Reference > The Library > Helen Rex Keller > Reader’s Digest of Books

C.D. Warner, et al., comp.  The Library of the World’s Best Literature.
An Anthology in Thirty Volumes.  1917.
H. R. Keller.  The Reader’s Digest of Books.
Griffith Gaunt
Charles Reade (1814–1884)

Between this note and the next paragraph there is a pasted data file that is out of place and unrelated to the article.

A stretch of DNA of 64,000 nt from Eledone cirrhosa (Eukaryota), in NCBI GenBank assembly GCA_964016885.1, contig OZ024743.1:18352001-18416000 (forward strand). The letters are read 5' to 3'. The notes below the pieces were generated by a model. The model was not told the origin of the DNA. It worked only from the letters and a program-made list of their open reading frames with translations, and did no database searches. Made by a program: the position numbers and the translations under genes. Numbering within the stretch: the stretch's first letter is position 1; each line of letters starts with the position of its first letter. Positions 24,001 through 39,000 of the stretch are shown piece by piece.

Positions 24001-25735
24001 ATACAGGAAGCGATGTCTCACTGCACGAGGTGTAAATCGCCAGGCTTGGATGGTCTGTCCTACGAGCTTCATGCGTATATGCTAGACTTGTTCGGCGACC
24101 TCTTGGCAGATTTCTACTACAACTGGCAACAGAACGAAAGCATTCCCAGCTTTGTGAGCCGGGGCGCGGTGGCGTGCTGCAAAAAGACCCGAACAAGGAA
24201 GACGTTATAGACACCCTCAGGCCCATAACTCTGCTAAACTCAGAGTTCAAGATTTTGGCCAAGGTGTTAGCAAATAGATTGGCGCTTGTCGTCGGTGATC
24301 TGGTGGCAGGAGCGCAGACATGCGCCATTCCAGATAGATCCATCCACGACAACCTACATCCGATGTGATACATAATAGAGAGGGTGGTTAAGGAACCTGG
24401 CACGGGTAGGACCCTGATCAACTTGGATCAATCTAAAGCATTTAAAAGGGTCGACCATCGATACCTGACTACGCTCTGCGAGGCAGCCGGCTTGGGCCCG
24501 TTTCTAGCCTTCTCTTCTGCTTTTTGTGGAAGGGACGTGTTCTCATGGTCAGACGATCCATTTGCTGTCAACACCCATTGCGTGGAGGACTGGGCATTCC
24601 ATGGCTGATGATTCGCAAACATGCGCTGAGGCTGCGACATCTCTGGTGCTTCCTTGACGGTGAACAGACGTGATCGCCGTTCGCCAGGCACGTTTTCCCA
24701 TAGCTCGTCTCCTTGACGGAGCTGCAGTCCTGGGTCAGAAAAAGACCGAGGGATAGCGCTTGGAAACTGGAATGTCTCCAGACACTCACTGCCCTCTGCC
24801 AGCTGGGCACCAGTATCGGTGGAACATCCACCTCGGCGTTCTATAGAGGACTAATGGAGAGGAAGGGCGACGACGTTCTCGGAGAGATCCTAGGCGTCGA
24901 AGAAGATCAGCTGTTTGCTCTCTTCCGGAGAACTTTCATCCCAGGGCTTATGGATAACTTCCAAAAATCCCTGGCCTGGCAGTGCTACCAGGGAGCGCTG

Griffith Gaunt, or, Jealousy, by Charles Reade (1866). Griffith Gaunt, a gentleman without fortune, marries Catharine Peyton, a Cumberland heiress, who is a devout Roman Catholic. After living happily together for eight years, the couple—each of whom has a violent temper, in the husband combined with insane jealousy—are gradually estranged by Catharine’s spiritual adviser, Father Leonard, an eloquent young priest. Griffith discovers his wife and Leonard under apparently suspicious circumstances; and after a violent scene he rides away, with the intention of never returning. He reaches an inn in an adjoining county, where he is nursed through a fever by the innkeeper’s daughter, Mercy Vint. Assuming the name of his illegitimate brother, Thomas Leicester, to whom he bears a superficial resemblance, he marries Mercy. Returning to his old home to obtain a sum of money belonging to him, he is reconciled to Catharine by her earlier adviser. Father Francis. Under a false pretext he goes back to the inn to break with Mercy; but finding it more difficult than he had anticipated, he defers final action, and returns to Cumberland. Here he is received by Catharine with furious reproaches and threats against his life; his crime having been disclosed to her through the real Leicester, and her maid Caroline Ryder. Griffith disappears; a few days after, a body that is discovered in the mere near the house is identified as his. Mrs. Gaunt is indicted for his murder, and pleads her own cause. The trial is going against her, when Mercy appears and proves that Griffith is alive, and that the body is that of Leicester. Griffith and Catharine are again reconciled, and Mercy marries Catharine’s former lover. Sir George Neville. The scene is laid in the middle of the eighteenth century. The book was harshly criticized, both in England and America, on account of its so-called immoral teachings; but a more sober judgment has given it a high place among Reade’s novels. It was dramatized by Daly in 1866, and later under the title of ‘Jealousy,’ by the author himself.  1

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